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News > City declares ‘drought disaster’
City declares ‘drought disaster’

Posted 11/12/2013   Updated 11/12/2013 Email story   Print story

    


by Tech. Sgt. Mike Meares
82nd Training Wing Public Affairs


11/12/2013 - SHEPPARD AIR FORCE BASE, Texas -- The lack of rain and unusually high temperatures for the past several years in Wichita Falls forced city officials to declare a stage 4 drought disaster.

City officials held a press conference Nov. 12 in the city council chambers where they described the current water drought as a "crisis" nothing short of a "natural disaster." The decrease in lake levels is the result of two years of rainfall totaling more than 24 inches below normal, and extreme temperatures of 150 days over 100 degrees

"Make no mistake, this is a crisis," said Darron Leiker, Wichita Falls city manager. "It's really nothing short of a natural disaster we're dealing with."

Lake Arrowhead measured 28.8 percent and Lake Kickapoo was at 33.3. The combined total was exactly 30 percent, the very threshold prompting the downgrading to Stage 4 restrictions.

"The city of Wichita Falls would typically see 28 days of 100-degree temperatures," Leiker said. "In 2011, we saw 100 days over 100 degrees. Think about that for a minute. That's over three months of over 100 degrees."

The city received only 13 inches of rain in 2011, less than half of the average rainfall of more than 28 inches. Subsequent years have produced similar results. He added without conservation efforts, through the efforts of citizens saving more than 2.2 billion gallons of water in 2013, Wichita Falls' water situation would be much worse.

At Sheppard, base civil engineers have been working since the Stage 3 drought emergency to reduce the water consumption of more than 15,000 people on base. When the city asked residents and base officials to reduce their water usage by 20 percent, base efforts reduced it more than 35 percent by installing eco-friendly latrine flushing systems and reduction in irrigation, as well as other conservation methods. The current water usage at Sheppard is in line with the new restrictions.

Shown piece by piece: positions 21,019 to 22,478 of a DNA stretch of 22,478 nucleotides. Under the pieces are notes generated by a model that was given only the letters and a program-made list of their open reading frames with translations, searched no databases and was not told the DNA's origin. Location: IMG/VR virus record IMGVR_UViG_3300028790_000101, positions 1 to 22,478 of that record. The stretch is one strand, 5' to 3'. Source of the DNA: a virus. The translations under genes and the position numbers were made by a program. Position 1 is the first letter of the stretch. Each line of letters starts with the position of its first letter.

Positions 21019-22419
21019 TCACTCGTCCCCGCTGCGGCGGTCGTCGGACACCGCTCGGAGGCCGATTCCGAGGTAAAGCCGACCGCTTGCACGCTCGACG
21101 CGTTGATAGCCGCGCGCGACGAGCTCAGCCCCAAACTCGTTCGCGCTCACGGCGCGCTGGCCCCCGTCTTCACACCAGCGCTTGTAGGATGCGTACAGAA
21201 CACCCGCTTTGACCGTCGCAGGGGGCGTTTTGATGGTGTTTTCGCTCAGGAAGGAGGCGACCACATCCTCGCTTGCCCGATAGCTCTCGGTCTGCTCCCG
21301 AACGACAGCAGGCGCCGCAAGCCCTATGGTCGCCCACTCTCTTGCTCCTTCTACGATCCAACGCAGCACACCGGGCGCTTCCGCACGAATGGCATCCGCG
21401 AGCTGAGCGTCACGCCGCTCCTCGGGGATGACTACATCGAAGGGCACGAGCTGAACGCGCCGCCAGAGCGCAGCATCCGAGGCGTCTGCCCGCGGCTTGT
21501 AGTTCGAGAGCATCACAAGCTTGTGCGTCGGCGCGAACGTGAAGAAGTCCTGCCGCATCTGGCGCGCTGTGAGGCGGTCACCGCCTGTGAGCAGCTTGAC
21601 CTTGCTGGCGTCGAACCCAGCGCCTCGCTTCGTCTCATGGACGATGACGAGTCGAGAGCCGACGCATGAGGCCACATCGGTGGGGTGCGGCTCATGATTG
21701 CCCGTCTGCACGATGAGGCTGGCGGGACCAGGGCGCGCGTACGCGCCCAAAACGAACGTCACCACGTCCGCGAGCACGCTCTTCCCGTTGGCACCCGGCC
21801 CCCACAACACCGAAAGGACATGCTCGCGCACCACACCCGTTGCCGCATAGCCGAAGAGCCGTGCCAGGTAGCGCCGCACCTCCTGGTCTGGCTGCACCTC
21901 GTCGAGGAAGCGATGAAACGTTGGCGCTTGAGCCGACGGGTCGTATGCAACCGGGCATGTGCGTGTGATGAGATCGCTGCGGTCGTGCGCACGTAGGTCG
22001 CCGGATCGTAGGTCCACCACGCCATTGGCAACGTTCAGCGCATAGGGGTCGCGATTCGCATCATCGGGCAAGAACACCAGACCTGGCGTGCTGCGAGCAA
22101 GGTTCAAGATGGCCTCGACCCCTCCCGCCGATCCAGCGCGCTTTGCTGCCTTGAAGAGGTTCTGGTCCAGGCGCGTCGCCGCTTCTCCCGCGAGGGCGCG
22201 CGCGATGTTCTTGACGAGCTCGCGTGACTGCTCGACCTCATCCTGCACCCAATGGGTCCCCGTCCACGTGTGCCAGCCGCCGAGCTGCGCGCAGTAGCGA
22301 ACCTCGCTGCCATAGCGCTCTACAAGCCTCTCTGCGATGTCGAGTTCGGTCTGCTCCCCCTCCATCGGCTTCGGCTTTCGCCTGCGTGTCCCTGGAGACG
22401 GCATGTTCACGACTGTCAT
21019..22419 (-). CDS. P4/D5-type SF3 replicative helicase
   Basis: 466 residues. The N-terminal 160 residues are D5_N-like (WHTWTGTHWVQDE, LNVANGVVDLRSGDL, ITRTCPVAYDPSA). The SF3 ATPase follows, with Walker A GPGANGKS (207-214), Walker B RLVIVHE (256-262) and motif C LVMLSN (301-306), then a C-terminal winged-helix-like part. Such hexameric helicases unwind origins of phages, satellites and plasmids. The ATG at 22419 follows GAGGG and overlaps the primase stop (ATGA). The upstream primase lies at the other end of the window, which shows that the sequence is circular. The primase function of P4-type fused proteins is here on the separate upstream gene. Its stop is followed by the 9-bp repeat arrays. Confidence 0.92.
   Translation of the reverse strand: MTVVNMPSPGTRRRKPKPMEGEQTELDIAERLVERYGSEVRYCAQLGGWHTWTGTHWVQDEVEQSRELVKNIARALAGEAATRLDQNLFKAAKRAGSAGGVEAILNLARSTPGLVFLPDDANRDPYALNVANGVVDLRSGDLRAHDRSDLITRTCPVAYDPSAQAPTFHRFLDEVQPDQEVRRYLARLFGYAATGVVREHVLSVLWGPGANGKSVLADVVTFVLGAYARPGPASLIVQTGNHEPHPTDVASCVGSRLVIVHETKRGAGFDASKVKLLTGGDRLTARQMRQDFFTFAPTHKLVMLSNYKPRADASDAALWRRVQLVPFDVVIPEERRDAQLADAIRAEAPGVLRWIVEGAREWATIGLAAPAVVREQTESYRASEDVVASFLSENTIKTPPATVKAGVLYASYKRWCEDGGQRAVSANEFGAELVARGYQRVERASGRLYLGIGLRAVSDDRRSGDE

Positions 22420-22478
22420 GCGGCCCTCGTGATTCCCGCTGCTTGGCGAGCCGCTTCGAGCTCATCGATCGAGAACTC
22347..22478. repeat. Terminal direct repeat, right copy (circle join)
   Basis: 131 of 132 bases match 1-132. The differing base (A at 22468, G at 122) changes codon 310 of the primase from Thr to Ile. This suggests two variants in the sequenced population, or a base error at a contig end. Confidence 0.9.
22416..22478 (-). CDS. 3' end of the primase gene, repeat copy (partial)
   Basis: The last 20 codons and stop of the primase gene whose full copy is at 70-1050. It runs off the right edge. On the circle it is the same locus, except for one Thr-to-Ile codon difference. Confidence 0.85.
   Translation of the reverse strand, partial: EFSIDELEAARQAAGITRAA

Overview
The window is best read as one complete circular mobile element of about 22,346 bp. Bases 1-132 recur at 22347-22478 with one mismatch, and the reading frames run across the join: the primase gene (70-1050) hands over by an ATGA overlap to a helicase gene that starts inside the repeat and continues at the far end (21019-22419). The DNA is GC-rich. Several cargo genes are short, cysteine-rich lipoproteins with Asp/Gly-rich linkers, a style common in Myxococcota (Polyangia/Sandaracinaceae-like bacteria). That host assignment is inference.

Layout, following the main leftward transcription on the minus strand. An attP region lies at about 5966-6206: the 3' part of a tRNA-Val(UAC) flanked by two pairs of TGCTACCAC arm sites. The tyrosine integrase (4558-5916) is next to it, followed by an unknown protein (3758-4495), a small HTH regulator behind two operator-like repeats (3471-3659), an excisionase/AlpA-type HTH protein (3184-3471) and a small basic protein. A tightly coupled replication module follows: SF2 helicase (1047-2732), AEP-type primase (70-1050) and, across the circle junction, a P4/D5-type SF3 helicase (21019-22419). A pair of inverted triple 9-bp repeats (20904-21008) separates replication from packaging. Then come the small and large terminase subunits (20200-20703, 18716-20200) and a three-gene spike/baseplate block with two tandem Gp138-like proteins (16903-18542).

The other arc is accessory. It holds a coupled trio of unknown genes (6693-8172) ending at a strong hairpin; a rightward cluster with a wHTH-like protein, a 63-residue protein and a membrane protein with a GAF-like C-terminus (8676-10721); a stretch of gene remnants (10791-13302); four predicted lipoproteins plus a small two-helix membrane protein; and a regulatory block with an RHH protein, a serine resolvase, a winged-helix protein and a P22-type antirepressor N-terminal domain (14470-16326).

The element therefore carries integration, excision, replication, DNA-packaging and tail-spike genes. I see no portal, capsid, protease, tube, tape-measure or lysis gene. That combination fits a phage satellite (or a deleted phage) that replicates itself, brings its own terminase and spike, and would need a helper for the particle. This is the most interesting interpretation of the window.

"We have been doing water reduction projects for some time now and have ongoing energy reduction projects as well," said Roberto Huezo, 82nd Civil Engineer Squadron operations officer. "I think it's everyone's responsibility. I personally do at home and I do it here on base too."

As the largest consumer of water in the region, base leaders have concentrated on reducing the impact of the drought on the city while maintain the mission to train Airmen, Soldiers, Sailors and Marines. As the largest employer in the city, it's only natural the base would use a lot of water, and have areas where they can reduce consumption.

"We have identified an area in civil engineer training that uses a lot of water," he said. "It has to do with reverse osmosis machines training. We have identified a potential project to use rain harvesting. We can then use rain water to replenish this lagoon they use as a holding area for training."

For the foreseeable future, all Stage 1, 2, and 3 water restrictions and requirements remain in place unless modified by Stage 4 restrictions and requirements. According to the official Wichita Falls city website, a Stage 4 Drought Disaster brings more strict restrictions and requirements.

-- Total ban on all outdoor irrigation and watering, no matter what type of hose or device.
-- A home foundation may be watered using only soaker hose, from 8 p.m. to midnight, on the designated day to water for the property.
-- It is unlawful to wash sidewalks, driveways or structures.
-- The surcharge triples for any amount of water used over ten units. The charge will be $3 per unit used over ten units. This charge increases as additional units are used.
-- All hydrant meters for contractor use will be pulled and service suspended until conditions return to a Drought Emergency status.
-- It shall be unlawful to irrigate any and all turf areas on golf courses including greens, tee boxes, and fairways using water from the City system. Sheppard Golf Course uses effluent water purchased from the city.
-- Large industries will be required to conduct an internal water audit to see if there are additional water conservation efforts they can undertake and submit a report to City Staff within 60 days. Changes must be implemented by the time combined lake levels reach 20 percent.
-- The City will continue an aggressive public relations and education program. Officials said there will be city employees out monitoring outdoor watering 24/7. Those who use a water well within city limits to water lawns and plants must have a sign in their yards indicating that.

Mankind can't change Mother Nature or have an effect on when, where and how much rain falls, but base and city officials can have an impact of how much water is taken from the city's reservoirs.

(John Ingle, Times Record News, contributed to this report)



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